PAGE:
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Book Review   |    
Jonathan B. Singer
Psychiatric Services 2006; doi: 10.1176/appi.ps.57.11.1659
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edited by David Shaffer, F.R.C.Psych., and Bruce D. Waslick, M.D.: Arlington, Virginia, American Psychiatric Publishing, Inc., 2002, 206 pages, $36.95.

Mr. Singer is a licensed clinical social worker who is currently a doctoral student in social work at the University of Pittsburgh.

The five chapters in The Many Faces of Depression in Children and Adolescents provide a review of the research as of 2001 on depression and youths and cover topics such as assessment, psychotherapy, pharmacotherapy, bipolar disorder, and suicide. In Chapter 1, we are reminded that children and adolescents could not be diagnosed as having depression until the publication of the DSM-III in 1980. This volume, the 21st in the Review of Psychiatry series, is a testament to how much has been learned in the past 25 years and how little is yet known about depression among youths.

Chapter 1 provides an overview of the diagnosis, epidemiology, etiology, natural history, and clinical course of depression. Chapters 2 and 5 overlap somewhat. Chapter 2 reviews psychotherapy for depression and suicide, whereas chapter 5 provides a more detailed review of suicide, including epidemiology, clinical manifestations, underlying etiological risk, prevention, assessment, and treatment. The fact that the authors of chapters 2 and 5 review many of the same studies points to how little research is available in the area. The limited research leads the authors of both chapters to conclude that the most efficacious treatment for suicidal youths is dialectical behavior therapy. They present practical information on suicide assessment and treatment, including a model for how suicides occur and how they can be prevented. The most significant limitation of these chapters can be blamed on the passage of time. Neither chapter includes the 2005 Food and Drug Administration's warnings about selective serotonin reuptake inhibitors and suicide among youths or information from the Campbell or Cochrane Collaborations' systemic reviews.

Chapter 3 reviews the use of pharmacotherapy in acute-phase treatment and continuation and maintenance therapies, as well as the use of pharmacotherapy in the treatment of resistant major depressive disorder. Chapter 4 is a review of research on bipolar disorder, including epidemiology, comorbidity, obstetrical complications, genetics, assessment, and treatment.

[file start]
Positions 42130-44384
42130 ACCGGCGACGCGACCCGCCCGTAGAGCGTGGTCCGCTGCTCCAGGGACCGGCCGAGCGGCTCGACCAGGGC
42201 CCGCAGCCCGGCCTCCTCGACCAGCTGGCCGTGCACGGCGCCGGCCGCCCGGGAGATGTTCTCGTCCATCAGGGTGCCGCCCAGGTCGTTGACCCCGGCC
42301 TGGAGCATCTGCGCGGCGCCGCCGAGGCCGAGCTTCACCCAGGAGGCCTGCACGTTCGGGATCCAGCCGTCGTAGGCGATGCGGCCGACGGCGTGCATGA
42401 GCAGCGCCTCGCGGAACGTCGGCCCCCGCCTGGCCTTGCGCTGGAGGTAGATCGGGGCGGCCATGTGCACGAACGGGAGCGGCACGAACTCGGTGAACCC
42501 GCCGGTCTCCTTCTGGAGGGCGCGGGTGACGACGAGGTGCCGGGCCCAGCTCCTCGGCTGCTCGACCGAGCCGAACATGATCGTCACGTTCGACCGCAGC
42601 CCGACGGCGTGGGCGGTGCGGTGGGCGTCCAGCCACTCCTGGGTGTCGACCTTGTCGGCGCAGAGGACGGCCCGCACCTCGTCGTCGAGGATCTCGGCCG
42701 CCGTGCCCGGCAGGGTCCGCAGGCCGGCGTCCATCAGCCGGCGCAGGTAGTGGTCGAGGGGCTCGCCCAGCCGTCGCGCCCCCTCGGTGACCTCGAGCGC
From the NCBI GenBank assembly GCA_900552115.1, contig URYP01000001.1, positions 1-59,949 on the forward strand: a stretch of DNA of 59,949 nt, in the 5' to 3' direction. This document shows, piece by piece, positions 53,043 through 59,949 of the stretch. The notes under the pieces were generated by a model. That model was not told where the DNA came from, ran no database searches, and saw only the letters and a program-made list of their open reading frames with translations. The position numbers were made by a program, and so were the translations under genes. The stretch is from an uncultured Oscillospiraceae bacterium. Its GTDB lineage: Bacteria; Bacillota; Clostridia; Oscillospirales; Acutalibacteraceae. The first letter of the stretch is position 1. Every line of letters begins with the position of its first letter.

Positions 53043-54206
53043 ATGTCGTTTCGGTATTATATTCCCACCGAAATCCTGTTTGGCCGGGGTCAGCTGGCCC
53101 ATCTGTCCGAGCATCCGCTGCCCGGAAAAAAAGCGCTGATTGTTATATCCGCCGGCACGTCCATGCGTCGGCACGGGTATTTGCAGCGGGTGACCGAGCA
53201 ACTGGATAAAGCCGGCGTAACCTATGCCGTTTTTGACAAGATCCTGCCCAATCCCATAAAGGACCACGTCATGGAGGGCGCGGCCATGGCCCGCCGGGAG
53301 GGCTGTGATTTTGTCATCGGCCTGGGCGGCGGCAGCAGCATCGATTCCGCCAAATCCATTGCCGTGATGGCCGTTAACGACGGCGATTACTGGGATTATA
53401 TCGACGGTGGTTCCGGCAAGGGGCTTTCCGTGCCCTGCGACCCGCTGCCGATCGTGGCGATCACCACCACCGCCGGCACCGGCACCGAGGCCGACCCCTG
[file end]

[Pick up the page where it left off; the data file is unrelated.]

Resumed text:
This volume is clearly intended for professionals rather than parents or consumers. The language is similar to that found in journal articles and assumes that the reader is familiar with professional terminology. This volume serves as a resource for grant writers, administrators, educators, and researchers who need quick access to the key findings and concepts from research literature. It also serves as a primer for clinicians or primary care providers who are unfamiliar with depression and youths. For example, chapter 3 would be useful for nonmedical clinicians—such as social workers and counselors—who are expected to understand the basic mechanisms behind depression-related medication. Although the series editors suggested that the stress-diathesis model is central to our understanding of depression, only chapter 5 includes a discussion of stress, and "stress" was not included as an index term.

Although information on the back cover suggests that this book is a must-have for clinicians and the series is characterized as a how-to, the research focus and lack of practical information make this more of a what-is volume. For example, although the efficacy of three therapies is discussed in detail, there is no instruction on how to implement these treatments. Two of the chapters conclude with implications for research, rather than practice. Perhaps this is to be expected, though. The authors do a valiant job of presenting what little research is available and make whatever clinical pronouncements the limited data will support. The fact that chapters 1, 2, and 5 contain overlapping information suggests that there are fewer faces of depression than is suggested by the title. This volume is a valuable reference for what we know and a palpable reminder that we are only beginning to understand depression among youths.




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